What Is ALS: Everything You Need to Know About Lou Gehrig's Disease
What Is ALS?
What is ALS? This question is at the top of the minds of many people worldwide. Amyotrophic lateral sclerosis is the full form of ALS. It is a progressive neurodegenerative medical condition that affects nerve cells in the brain and the spinal cord. It is also known as Lou Gehrig’s disease. Some people also call it Lou Gehrig disease.
Physicist Stephen Hawking Suffers From ALS
The onset of this medical condition is very subtle. It is so subtle that usually its symptoms are overlooked. Early symptoms of Lou Gehrig’s disease may include tight muscles, difficulty in swallowing, cramps, fasciculations, stiff muscles, slurred speech, muscle weakness affecting an arm or a leg, nasal speech or difficulty in chewing. Usually, death occurs three to five years after symptoms begin.
Were you aware of ALS before reading this article?
What Are the Causes of ALS?
Respiratory failure is the most common cause of death in people affected by ALS. Various genetic mutations can cause inherited ALS. Chemical imbalance is another possible reason. People affected by this medical condition generally have higher than normal levels of glutamate. Excessive levels of glutamate may not be good for nerve cells.
Disorganized immune response may also cause ALS. Sometimes a person’s immune system attacks his/her body’s own normal cells. This may kill nerve cells. Protein mishandling is another possible cause of ALS. Mishandled proteins within the nerve cells may result in a gradual accumulation of abnormal forms of these proteins in the cells. This will kill the nerve cells.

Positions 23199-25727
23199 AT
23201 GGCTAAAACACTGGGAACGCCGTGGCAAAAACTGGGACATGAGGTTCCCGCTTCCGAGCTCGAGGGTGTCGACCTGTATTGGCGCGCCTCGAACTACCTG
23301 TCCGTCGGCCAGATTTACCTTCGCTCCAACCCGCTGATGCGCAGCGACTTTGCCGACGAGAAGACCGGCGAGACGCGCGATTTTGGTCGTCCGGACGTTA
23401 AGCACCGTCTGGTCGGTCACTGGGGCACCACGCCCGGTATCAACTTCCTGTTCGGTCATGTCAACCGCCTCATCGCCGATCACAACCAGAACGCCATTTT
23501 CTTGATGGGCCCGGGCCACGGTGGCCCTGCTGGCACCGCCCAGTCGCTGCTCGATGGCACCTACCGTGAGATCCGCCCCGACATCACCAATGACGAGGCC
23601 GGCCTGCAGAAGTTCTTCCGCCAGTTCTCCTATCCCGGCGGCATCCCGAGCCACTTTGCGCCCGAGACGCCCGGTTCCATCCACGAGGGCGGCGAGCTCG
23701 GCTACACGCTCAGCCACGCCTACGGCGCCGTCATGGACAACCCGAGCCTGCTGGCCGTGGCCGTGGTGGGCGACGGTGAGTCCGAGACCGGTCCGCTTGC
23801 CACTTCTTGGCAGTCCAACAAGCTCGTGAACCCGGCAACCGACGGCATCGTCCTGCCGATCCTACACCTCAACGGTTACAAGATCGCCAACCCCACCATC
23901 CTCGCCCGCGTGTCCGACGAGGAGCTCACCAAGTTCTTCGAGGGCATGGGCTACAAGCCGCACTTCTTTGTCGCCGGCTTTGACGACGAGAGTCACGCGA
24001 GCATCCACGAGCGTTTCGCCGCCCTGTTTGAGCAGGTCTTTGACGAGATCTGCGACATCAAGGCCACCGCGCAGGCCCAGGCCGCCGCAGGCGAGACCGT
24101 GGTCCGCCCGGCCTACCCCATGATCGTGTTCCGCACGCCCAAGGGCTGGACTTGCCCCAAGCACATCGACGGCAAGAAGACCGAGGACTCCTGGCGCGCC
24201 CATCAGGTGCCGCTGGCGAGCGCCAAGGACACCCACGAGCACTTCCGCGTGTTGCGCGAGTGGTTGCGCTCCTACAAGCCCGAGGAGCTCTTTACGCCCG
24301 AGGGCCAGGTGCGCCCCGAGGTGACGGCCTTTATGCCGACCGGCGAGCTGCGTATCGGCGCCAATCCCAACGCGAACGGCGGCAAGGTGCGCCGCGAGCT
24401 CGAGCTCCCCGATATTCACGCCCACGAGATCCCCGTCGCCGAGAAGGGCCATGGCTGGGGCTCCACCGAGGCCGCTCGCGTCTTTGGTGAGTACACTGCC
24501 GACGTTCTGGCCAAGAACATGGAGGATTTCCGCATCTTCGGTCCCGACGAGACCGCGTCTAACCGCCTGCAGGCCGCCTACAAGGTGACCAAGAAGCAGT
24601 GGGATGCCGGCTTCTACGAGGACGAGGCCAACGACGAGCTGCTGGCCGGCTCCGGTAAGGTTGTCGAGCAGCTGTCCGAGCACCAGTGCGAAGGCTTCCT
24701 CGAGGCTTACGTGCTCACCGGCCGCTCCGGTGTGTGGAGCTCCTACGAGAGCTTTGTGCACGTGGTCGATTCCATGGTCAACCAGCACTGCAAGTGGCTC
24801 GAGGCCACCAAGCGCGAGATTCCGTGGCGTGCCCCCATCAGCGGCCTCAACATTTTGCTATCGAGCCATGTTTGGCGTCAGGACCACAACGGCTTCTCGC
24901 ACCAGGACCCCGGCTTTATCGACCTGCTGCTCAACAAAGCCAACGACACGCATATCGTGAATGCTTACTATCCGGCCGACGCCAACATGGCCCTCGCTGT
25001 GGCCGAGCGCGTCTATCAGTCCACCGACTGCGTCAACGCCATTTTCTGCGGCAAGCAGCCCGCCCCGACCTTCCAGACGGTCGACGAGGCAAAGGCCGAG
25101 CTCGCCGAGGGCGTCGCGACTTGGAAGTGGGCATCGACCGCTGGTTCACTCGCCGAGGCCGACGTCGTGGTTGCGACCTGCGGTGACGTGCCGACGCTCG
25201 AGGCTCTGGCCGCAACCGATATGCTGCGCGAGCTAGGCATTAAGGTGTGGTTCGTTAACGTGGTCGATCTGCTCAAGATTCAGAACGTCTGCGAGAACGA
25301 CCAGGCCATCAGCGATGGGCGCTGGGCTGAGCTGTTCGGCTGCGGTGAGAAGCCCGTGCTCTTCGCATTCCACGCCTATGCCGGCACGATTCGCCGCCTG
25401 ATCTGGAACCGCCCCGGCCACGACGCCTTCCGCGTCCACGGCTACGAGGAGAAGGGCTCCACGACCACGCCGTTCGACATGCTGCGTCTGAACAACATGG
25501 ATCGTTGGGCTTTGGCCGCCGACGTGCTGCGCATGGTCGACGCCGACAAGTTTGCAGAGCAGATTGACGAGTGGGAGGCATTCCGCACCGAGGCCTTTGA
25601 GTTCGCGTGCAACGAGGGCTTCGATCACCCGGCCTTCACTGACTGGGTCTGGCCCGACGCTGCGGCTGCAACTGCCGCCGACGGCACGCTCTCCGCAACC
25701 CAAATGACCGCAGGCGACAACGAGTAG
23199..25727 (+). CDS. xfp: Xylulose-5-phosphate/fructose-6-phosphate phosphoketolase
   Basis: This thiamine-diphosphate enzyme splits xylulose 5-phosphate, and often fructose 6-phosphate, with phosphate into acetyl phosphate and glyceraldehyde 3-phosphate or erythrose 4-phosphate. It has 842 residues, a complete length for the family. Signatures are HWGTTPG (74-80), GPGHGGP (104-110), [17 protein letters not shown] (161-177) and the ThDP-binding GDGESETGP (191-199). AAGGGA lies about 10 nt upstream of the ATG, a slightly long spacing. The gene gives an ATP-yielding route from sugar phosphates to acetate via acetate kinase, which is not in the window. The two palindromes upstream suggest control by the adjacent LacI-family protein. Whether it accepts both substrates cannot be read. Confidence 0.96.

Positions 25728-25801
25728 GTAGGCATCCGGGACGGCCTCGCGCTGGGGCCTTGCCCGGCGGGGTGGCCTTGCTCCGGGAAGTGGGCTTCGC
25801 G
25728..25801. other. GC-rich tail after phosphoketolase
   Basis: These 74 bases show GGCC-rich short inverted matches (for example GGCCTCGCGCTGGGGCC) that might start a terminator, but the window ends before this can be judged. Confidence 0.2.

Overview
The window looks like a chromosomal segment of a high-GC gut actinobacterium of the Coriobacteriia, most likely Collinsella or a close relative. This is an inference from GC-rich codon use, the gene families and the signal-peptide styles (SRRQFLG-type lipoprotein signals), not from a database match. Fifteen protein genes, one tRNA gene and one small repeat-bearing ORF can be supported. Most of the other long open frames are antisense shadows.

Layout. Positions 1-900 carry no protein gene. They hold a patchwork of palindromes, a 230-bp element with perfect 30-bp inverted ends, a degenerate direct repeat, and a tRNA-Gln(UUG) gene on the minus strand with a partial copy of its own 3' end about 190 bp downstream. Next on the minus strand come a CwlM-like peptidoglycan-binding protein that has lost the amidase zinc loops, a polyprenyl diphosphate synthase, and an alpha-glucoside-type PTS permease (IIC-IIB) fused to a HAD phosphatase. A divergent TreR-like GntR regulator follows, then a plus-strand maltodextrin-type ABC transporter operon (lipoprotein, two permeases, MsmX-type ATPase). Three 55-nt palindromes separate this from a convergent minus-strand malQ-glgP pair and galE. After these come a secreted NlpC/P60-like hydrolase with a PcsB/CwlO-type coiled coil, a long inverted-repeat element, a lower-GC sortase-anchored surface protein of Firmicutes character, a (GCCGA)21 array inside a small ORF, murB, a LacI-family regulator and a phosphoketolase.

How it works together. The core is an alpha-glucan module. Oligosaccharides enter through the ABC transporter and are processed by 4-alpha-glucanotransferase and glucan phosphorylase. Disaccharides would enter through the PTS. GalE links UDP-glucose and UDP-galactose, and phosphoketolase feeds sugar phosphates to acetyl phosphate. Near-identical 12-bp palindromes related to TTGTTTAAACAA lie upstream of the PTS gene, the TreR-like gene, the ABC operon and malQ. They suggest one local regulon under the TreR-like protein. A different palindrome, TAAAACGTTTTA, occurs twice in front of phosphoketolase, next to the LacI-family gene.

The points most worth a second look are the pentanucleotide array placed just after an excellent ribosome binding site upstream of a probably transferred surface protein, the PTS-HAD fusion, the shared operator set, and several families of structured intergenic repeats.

Complete Neuron Cell
- ALS is the short form of Amyotrophic lateral sclerosis.
- ALS is also known as Lou Gehrig’s disease.
- ALS is a progressive medical condition.
- Cigarette smoking enhances the risk of ALS.
- There is no cure for ALS.
- Ice Bucket Challenge is an initiative to spread awareness about ALS.
ALS Risk Factors
Many research studies are investigating possible risk factors that may be associated with ALS. Heredity is one established risk factor of this medical condition. Five to ten percent of people with ALS inherited it (familial ALS). Their children have a 50-50 chance of developing the disease.
ALS is more common among people aged between 40 and 60. Before the age of 65, slightly more men than women develop this medical condition. However, the sex difference disappears after the age 70 years.
In some patients, this disease is triggered by some environmental factors. Cigarette smoking may enhance a person’s risk of ALS to almost twice that of a non smoker. Quitting smoking is known to lower the risk.
Lead exposure may be associated with the development of this medical condition. According to some studies, people who have served in the armed forces are at higher risk of ALS. This may be due to exposure to certain metals, intense exertion, viral infections and traumatic injuries.
Some research studies found many genetic variations that were common in patients with familial ALS and patients with non inherited ALS. These genetic variations may enhance susceptibility to this medical condition.
Smoking Doubles ALS Risk
ALS is a progressive medical condition. As the disease progresses the patient experiences complications. These include breathing problems, speech issues, dementia and eating problems.
Lou Gerhig’s disease paralyses muscles related to breathing. It impacts muscles that control swallowing negatively. People with ALS are known to develop malnutrition and dehydration.
People with ALS usually develop speech problems. It usually starts as mild slurring of words. However, severity of this problem increases as the disease progresses. It becomes difficult to understand their speech.